I can see how this model can be applied to support student progress and development in that it encourages students to focus on connections and the impact of events/actions/people upon the wider world. One way of demonstrating is through the use of hexagonal models, the interlinked models that get produced show how events cause other events and the way in which the consequences and relationships spiral beyond the opening concept or piece of detail. If you are using Solo Taxonomy or hexagonal models and have thoughts or ideas please do share!

Sunday, 3 January 2016

Getting women involved

Just a quick place holder. This evening saw an incredible discussion about 'How could WomenEd be promoted with women coming into the teaching profession?'

The reason why this is such an important question is that WomenEd is rapidly becoming an important movement. Last October saw the first unconference, with more events planned for this year. This is a growing movement, growing in number, growing in skill and hopefully growing in influence. This is a powerful collective of educators with a range of stories, experiences and backgrounds.

This alone, makes it something vital to share with new teachers. With frightening news reports suggesting that '53%' considering leaving the profession in the next two years. We read reports about low morale, stress and mental health concerns, the article also talks about workload and stress. Talking to teachers this is a growing fear and problem. WomenEd offers the ability to connect teachers, to support them not only in career progression but in their career. I blogged previously about delivering a session looking at managing your mental health. This is an area where making connections and links with a network like WomenEd will help, it provides support and lived experiences. New teachers can see that not only are they not alone, but that others have felt this way before.

One of the key factors that was raised time and time again during the discussion was the importance of publicity and Initial Teacher Training. Making those links with ITT providers to ensure that WomenEd material is shared and the message is given to students. This not only builds the network but again provides that support net. The challenge will be in building and maintaining that network, making the initial contact and then reinforcing it. One potential would be for ITT providers and schools to identify a lead teacher who would support female staff and make/maintain the links to WomenEd.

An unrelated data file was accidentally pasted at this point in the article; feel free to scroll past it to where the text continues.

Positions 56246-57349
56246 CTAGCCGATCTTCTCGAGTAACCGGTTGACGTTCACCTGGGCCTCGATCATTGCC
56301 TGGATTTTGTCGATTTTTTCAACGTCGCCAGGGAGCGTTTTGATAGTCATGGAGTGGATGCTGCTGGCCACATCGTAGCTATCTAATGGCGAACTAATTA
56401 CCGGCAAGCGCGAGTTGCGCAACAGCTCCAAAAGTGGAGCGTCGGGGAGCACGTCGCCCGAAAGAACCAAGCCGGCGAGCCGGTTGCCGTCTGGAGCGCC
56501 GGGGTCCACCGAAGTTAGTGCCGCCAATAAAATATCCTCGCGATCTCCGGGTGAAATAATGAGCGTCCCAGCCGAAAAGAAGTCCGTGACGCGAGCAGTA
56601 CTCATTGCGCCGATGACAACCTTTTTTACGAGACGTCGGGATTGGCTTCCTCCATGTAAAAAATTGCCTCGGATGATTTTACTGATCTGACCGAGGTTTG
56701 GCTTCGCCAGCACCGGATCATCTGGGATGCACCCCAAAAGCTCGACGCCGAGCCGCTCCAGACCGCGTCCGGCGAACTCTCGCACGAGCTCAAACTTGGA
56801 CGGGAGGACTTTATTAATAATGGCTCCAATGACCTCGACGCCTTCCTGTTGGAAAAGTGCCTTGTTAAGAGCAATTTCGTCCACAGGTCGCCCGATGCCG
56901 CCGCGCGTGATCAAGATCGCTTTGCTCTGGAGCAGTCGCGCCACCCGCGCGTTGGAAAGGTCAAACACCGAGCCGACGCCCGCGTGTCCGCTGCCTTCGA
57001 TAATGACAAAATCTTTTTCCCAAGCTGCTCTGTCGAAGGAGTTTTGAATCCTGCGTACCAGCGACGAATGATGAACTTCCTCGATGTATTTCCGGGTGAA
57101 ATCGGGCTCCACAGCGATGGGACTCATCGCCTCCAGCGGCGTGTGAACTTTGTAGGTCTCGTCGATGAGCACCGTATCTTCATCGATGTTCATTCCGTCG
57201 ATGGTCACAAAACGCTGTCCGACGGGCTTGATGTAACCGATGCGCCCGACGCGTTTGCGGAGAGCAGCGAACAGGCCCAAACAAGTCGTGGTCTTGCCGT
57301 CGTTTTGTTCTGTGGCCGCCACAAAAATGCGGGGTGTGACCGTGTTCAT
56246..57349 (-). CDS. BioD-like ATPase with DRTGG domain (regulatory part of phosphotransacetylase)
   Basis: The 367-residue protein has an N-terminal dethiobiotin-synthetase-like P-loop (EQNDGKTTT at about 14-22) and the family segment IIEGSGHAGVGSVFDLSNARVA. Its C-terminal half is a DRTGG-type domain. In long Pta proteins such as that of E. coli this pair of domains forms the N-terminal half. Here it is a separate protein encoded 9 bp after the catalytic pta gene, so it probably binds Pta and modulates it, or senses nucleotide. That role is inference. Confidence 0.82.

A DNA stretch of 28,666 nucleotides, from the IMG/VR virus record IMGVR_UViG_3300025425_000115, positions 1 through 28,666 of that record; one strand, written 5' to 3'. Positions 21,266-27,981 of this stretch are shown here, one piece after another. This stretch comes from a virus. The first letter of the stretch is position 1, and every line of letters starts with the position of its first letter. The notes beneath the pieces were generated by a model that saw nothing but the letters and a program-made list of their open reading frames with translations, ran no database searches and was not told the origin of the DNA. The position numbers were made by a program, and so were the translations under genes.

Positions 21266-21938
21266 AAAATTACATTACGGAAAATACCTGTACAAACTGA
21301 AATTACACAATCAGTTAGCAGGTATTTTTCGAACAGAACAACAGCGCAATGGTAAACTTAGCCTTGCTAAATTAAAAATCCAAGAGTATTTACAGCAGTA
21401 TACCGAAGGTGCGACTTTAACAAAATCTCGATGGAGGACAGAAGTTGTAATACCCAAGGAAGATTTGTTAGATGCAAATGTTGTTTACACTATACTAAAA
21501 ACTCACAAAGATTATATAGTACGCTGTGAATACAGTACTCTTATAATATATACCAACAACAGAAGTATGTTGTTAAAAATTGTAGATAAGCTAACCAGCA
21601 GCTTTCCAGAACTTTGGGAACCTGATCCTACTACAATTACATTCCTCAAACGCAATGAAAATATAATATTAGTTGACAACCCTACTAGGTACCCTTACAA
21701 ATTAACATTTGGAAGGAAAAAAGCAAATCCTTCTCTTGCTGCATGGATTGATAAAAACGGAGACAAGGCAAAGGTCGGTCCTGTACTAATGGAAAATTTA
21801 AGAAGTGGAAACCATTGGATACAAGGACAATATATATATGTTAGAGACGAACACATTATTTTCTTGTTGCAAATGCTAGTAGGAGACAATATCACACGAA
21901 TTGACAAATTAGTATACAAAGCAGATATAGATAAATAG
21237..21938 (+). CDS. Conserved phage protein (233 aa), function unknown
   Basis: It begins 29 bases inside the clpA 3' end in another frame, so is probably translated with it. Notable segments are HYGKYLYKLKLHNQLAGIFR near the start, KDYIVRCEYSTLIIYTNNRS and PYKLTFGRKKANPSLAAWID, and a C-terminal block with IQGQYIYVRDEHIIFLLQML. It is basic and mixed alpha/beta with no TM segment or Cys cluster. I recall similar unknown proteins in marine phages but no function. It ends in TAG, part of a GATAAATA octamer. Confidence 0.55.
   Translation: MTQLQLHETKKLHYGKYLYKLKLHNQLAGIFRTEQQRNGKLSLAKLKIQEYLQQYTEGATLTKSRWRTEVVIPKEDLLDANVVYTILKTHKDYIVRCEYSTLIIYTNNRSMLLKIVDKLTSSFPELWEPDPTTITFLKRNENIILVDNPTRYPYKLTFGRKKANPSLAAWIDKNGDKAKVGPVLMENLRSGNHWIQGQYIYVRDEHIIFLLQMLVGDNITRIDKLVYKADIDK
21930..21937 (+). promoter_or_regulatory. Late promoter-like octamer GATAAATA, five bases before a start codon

This led onto a discussion about how you would promote WomenEd to ensure that schools knew that it existed and what it was. Part of this was about staff identifying their aims and goals, and acknowledging that this might vary regionally. Did teachers want takeaway items like pens and mugs to use within school that promoted WomenEd as a concept, encouraging staff to research it. Working in the way that an ad campaign might. Or creating a shareable network of videos or articles, tangible items that could be shared within the profession and added to, to build the collective community story.

Anyway, that is all I have time for this evening. But, the proper write-up will follow shortly. In the meantime if you have suggestions about promoting WomenEd and how to share and build the network please do comment, and share!

Sunday, 4 October 2015

#WomenEd Unconference

So, had an amazing day at the first WomenEd unconference yesterday. Kindly hosted by Microsoft, at Cardinal Place. The day opened with some inspiring speeches that helped not only put you at ease but remind you why you were there. It was a non-stop busy day, and I won't lie I was shattered on the bus home, but it was definitely worth it.

The first session I went to was about Feminist Leadership; an incredible discussion led by Kay Fuller that really got us not only thinking but talking about what feminist leadership was and what it looked like in the educational world. I came away with so much to think about, and so much more that I wanted to find out. So a huge thank you to Kay for such a wonderful start to the day.